Submitted to: Journal of Nematology
Publication Type: Abstract Only
Publication Acceptance Date: 4/30/2011
Publication Date: 9/1/2011
Citation: Zasada, I.A., Peetz, A.B., Wade, N., Ingham, R.E. 2011. Identification of commonly encountered Pratylenchus in Oregon. Journal of Nematology. 43(3/4):297.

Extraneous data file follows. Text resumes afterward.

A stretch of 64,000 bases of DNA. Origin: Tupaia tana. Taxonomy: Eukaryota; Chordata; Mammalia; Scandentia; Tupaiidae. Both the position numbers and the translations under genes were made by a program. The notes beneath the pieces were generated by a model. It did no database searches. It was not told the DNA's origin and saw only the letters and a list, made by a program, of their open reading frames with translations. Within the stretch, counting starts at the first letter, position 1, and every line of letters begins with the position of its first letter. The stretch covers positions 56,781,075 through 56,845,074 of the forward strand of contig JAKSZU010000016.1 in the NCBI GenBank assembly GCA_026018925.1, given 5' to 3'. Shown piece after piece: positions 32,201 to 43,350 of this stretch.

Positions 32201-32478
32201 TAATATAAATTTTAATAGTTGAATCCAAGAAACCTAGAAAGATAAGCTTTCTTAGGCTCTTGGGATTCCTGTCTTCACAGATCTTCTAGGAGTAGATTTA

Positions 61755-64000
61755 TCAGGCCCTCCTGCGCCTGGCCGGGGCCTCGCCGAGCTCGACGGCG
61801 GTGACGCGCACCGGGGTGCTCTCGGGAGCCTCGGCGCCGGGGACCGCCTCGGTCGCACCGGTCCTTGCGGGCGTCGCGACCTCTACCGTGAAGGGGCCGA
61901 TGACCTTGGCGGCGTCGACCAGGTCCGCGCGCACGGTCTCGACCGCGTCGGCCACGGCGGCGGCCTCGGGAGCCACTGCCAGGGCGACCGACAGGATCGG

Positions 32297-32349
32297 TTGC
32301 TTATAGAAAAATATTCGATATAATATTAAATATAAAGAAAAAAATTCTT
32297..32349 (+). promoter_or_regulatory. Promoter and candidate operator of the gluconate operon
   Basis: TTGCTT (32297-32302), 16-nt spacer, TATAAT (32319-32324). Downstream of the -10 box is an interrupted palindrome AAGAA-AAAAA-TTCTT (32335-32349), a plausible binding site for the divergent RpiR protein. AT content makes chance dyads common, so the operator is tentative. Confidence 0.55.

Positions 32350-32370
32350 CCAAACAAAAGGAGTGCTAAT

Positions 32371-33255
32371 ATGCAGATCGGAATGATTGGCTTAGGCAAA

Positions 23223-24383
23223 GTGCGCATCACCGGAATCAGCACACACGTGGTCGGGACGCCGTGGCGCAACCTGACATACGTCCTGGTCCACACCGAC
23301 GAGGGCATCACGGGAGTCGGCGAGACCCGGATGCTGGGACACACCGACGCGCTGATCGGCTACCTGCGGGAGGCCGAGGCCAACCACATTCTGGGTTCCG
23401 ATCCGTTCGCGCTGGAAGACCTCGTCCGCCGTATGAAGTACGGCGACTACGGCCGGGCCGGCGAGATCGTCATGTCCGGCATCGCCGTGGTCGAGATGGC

Technical Abstract: Pratylenchus species are commonly encountered in soil samples collected from a diversity of economically important crops in Oregon, including potato and small fruits. Proper identification is critical to the selection of an appropriate management strategy since, in many cases, populations are an assemblage of more than one Pratylenchus spp. that vary in pathogenicity. Identification of Pratylenchus species using differences in morphological characteristics can be time consuming because differences between species can be quite subtle. Furthermore, identification usually requires adult specimens, but often the populations recovered from soil are predominately juveniles. Therefore, the development of a reliable molecular technique to differentiate between the species commonly encountered in Oregon, P. penetrans, P. neglectus, P. thornei, and P. crenatus, would be highly desirable. To this end, a novel multiplex PCR method for the detection of these commonly encountered Pratylenchus spp., as well as P. vulnus which is less common, was developed. Previously published and newly developed species-specific primers were tested for functionality and specificity in single reactions prior to combining them in a multiplex PCR. A multiplex PCR assay was designed and optimized to differentiate between P. penetrans, P. neglectus, P. thornei, P. crenatus, and P. vulnus with PCR products of 65, 144, 288, 371, and 186 bp, respectively. The utility of this multiplex PCR method will be tested by assessing the diversity of Pratylenchus spp. that occur in Oregon blueberry fields and for the detection of P. penetrans which rarely occurs in Oregon potatoes, but can be highly pathogenic. Ultimately, this diagnostic multiplex PCR assay could be used as an efficient tool for rapid analysis of soil samples in any laboratory equipped for PCR